Fall 2021 SS Magazine

Rockies SS Trevor Story says faith is what keeps him going amid success, failures

Baseball is hard. Though his career numbers since his debut in 2016 might suggest it’s somewhat easy for him, Trevor Story knows he’s been through the valley as much as he’s been on the mountaintop.

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The Colorado Rockies shortstop says his faith is what helps him stay positive during the course of a grueling baseball season.

“I was thinking about it the other day and I was like, ‘I don’t know how you play baseball without being a Christian and having that strong faith,’ just because this game is so demanding and it’s built on failure,” Story said last week on Sports Spectrum’s “Table Forty” podcast with Matt and Leslee Holliday. “You’re going to fail many more times than you succeed. That is kind of similar to life.”

Story’s seen plenty of success so far in his young career, though. He was an All-Star and Silver Slugger Award winner in 2018 and 2019, and he led the National League in steals last season.

This season, though, has been a mixed bag. After a cold start offensively in 2021, Story began to heat up in May to bring his batting average to .257 with five home runs and eight stolen bases, before heading to the injured list on May 28 with elbow inflammation. He returned to action Thursday night and went 1-for-3 with a walk and run scored.

He said on the podcast that whether he struggles or has success, he tries to be the same person no matter what.

“I think that’s really rooted in my faith, being in the Word,” Story said. “I think we all need to be in the Word more than we are. That’s a challenge of mine that I really try to do.”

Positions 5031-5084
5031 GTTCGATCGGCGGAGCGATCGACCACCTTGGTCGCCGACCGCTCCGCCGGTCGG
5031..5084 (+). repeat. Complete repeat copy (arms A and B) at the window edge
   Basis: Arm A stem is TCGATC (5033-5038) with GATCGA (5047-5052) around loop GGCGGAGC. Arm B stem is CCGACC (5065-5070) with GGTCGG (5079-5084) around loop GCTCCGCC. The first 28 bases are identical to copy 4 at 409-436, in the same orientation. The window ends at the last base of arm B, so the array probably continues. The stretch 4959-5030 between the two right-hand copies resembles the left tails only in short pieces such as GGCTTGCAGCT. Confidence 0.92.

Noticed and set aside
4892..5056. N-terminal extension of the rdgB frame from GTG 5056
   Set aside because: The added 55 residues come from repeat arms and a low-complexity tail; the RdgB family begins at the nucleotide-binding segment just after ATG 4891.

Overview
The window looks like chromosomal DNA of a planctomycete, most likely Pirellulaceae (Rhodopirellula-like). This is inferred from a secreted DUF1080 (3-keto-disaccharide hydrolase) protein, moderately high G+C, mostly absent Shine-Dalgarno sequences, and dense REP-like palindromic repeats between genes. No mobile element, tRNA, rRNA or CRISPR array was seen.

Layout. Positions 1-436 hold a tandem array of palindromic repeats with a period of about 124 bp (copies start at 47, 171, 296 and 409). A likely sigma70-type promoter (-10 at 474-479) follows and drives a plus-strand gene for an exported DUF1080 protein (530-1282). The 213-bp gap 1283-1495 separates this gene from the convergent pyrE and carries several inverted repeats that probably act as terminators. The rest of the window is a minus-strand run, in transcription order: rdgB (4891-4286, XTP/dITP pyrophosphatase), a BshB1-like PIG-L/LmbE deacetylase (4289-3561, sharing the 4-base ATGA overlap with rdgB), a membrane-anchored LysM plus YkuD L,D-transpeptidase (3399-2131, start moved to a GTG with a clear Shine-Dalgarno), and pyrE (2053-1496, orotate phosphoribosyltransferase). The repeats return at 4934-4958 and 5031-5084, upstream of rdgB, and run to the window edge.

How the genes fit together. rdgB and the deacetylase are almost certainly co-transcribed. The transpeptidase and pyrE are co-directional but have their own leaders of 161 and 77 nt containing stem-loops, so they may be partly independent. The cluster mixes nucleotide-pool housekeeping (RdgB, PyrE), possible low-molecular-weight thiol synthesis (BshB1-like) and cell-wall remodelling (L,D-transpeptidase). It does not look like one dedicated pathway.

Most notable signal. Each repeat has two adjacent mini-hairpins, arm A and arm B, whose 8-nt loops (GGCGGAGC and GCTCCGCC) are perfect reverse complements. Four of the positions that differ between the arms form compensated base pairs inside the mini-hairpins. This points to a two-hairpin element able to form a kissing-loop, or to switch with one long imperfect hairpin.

As a child, Story took notice of how his grandfather, Darrel Story, lived his life. He said his grandfather, who passed away in 2012, was the closest person he’s known who lived the most like Jesus.

He also watched his mother, Teddie, and his father, Ken, serve others through their jobs and instill in him the qualities of a Christian man. Teddie worked at a local food pantry while Ken was a fireman and paramedic. Trevor said he didn’t realize at the time the magnitude of what they were doing to help others.

“I think later on, the older I get, the more I realize how special it was to have two parents do it the way they did,” Story said. “I think it had a huge impact on me and I certainly still carry that impact today.”

Story has taken that same attitude of service with him and has used his platform to help others. Last week, he and Blue Jays star George Springer partnered to make a joint $150,000 contribution to the “Grow the Game” fund, which seeks to provide financial assistance and opportunities to Black and underprivileged youth athletes who want to play baseball or softball in their communities.

“It’s extremely important to break down the barriers that have kept Black and underprivileged kids from pursuing a career in baseball,” Story said in a news release. “These funds will go towards helping kids from impoverished communities participate in programs that would normally be outside their financial means.”

In 2019, Story partnered with the T-shirt company Giving Sole to buy brand-name shoes for kids in foster care who, according to its website, “have never known what it’s like to have new shoes like their peers.”

Story has also used his social media platforms to praise healthcare workers and other frontline workers fighting against the COVID-19 pandemic. He wrote a nurse’s name on paper and placed it in the back of his Rockies jersey and included the message, “Always thinking of #TheRealHeroes like our dear friend Lori De La Torre. Thank you for your bravery and sacrifice to help keep everyone safe and healthy. We love you!”

There’s no question that Story loves baseball, but at the end of the day, he goes back to the daily time he spends with God to make sure his identity isn’t wrapped up in his career, but rather in who God says he is.

“I always find myself after those times in the Word and studying,” Story said on the podcast. “I always come away with that sense of calm and peace to where I realize that baseball doesn’t define who I am. It’s hard to accept that because this is our job and this is my biggest passion. We put so much time into it that sometimes those lines can get blurred between what truly is my purpose here.”

He added, “We make a living off of this, but this isn’t the end-all be-all. I think having those good reminders and having that faith is huge and it’s the thing that keeps me going, no doubt.”

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